The range of pressures predicted by the different models for the storm of the January 26-27 weekend is of about 12 hPa (according with the forecasts available at 10 p.m. of January 22nd, the minimum will range between 928 and 940 hPa), and is in agreement with the standard deviation of 15 hPa of the ensemble prediction of ECMWF model (see figure below).

Rees962To get a more quantitative picture, it is possible to use the data founded by Von Ahn et al. in this study of 2005, that will be shorthly summarized here. The authors examined all extratropical or mid-latitude storm systems showing a wind speed larger than the value defined as “hurricane force” (HF, equal to or larger than 64 kts). They used near-surface winds from the National Aeronautics and Space Administration (NASA) QuikSCAT scatterometer. In this way, they observed, from October 2001 to April 2004, a total of 120 HF cyclones. The distribution in terms of minimum pressure was the one reported in the figure below.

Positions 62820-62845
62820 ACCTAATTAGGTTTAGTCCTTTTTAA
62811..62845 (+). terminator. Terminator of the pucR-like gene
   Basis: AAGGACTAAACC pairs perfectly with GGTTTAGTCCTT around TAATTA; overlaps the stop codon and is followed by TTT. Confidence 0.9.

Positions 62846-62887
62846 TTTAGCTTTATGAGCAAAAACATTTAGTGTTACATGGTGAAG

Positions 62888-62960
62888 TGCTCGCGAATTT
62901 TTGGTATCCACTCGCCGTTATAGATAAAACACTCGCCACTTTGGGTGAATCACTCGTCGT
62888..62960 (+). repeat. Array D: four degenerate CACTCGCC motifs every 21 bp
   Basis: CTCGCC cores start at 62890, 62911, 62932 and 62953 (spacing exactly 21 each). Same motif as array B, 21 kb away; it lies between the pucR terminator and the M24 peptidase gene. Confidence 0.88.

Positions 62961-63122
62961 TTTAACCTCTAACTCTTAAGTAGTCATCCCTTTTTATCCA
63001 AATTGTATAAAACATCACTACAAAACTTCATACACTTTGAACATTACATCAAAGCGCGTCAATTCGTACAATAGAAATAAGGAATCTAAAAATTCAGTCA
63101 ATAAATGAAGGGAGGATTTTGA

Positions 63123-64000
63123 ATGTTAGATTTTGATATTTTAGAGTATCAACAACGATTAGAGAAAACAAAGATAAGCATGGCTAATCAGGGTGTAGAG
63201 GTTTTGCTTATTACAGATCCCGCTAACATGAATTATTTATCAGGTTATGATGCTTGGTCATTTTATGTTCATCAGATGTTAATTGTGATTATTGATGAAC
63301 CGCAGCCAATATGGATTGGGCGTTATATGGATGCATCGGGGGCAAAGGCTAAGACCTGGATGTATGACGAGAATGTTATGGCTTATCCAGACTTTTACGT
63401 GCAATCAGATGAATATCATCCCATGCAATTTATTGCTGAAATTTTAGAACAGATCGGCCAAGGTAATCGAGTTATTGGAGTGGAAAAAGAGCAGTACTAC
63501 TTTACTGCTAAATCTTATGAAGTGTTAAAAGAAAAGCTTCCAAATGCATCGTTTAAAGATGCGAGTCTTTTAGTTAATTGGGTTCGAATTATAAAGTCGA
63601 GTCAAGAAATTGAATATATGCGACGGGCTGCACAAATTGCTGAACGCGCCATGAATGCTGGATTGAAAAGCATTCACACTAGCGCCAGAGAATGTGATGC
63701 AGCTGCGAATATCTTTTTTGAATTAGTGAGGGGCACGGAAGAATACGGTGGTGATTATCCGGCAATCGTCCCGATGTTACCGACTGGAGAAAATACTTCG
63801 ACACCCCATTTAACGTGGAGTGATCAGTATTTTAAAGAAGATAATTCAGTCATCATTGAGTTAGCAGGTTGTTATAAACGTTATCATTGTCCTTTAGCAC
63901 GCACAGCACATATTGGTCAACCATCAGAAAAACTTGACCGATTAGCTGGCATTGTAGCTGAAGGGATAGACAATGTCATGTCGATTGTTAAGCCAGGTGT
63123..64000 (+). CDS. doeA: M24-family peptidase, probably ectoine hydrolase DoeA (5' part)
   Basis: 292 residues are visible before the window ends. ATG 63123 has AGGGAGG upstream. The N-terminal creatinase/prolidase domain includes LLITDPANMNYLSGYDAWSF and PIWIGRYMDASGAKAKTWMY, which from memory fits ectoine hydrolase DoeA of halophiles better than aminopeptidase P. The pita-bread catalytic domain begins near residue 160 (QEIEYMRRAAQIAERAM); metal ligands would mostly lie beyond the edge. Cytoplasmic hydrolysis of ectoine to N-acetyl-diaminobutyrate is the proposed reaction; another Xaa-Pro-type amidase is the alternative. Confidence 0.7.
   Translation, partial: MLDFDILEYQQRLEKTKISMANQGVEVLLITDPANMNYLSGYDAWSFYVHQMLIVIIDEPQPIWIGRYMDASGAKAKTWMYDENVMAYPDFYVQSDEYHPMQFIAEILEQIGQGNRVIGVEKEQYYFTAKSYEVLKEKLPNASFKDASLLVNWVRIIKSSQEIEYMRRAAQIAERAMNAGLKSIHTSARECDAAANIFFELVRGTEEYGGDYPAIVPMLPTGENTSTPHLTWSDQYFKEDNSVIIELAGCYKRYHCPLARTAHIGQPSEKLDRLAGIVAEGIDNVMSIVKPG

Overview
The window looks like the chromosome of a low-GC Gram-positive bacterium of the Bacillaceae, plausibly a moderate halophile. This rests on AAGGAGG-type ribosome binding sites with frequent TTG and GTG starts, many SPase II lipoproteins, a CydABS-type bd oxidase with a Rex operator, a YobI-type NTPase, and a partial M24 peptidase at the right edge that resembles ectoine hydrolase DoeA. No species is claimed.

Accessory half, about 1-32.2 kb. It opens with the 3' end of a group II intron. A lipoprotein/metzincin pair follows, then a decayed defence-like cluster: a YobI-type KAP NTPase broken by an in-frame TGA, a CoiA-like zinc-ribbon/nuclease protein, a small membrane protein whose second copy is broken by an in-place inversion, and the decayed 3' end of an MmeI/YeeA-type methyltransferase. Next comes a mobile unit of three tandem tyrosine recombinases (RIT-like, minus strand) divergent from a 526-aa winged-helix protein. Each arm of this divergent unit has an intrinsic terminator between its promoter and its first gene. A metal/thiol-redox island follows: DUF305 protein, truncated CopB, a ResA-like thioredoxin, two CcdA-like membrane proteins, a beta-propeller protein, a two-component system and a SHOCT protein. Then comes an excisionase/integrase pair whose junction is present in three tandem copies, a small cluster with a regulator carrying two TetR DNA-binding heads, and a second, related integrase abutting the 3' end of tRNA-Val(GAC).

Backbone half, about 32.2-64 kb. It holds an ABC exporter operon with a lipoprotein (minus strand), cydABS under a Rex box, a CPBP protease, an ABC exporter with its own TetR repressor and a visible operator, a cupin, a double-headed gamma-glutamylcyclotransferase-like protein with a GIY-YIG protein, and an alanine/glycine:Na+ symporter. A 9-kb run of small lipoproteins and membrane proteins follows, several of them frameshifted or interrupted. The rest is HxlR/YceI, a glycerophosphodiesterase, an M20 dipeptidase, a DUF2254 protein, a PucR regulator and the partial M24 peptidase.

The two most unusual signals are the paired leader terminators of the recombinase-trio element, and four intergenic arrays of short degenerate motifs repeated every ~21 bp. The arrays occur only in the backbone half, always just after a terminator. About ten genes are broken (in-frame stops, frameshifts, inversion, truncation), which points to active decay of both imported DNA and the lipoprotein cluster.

cyclone2The authors, examining the evolution of these cyclones, have noticed that, for most cyclones, HF conditions were observed to occur at or near the time of minimum central pressure (the mature phase of the cyclone), lasting on average less than 24 hours, a relatively short-life compared to the average life span of 5 days for ocean storms. The typical evolution of an ocean storm follows the scheme depicted by Shapiro and Keyser (1990) and well summarized in the paper of Von Ahn et al., that I summarizes here. The cyclone begins as an open frontal wave with a warm front and cold front (I). As the cyclone intensifies, also the frontal wave amplifies. The cold front pushes eastward (South of the low) and the temperature gradient tightens to the West of the low center (II). The front associated with this tightening temperature gradient west of the low is referred to as the bent back front or occluded front. The wave continues to amplify (III) and the bent back (occluded) front and associated temperature gradient swings eastward to the southwest of the low center. The strongest temperature gradient in phase III is associated with the continuous warm to bent back front and not in association with the cold front to the south. Phase III is referred to as the frontal T-bone. Phase IV shows the mature cyclone or warm core frontal seclusion. At this point, the very strong temperature gradient (or front) has encircled the surface low center. A shallow pocket of relatively warm air has migrated to the low center and become cut off or secluded (thus the term warm seclusion). Within the warm seclusion the air is very unstable and convection may occur. An arc of very strong temperature gradient surrounds this pocket of warmer air with cold air found to the exterior of this temperature gradient. A very strong pressure gradient exists on the cold side of the temperature gradient (south of the low). It is in this area of strong pressure gradient that HF conditions are often observed.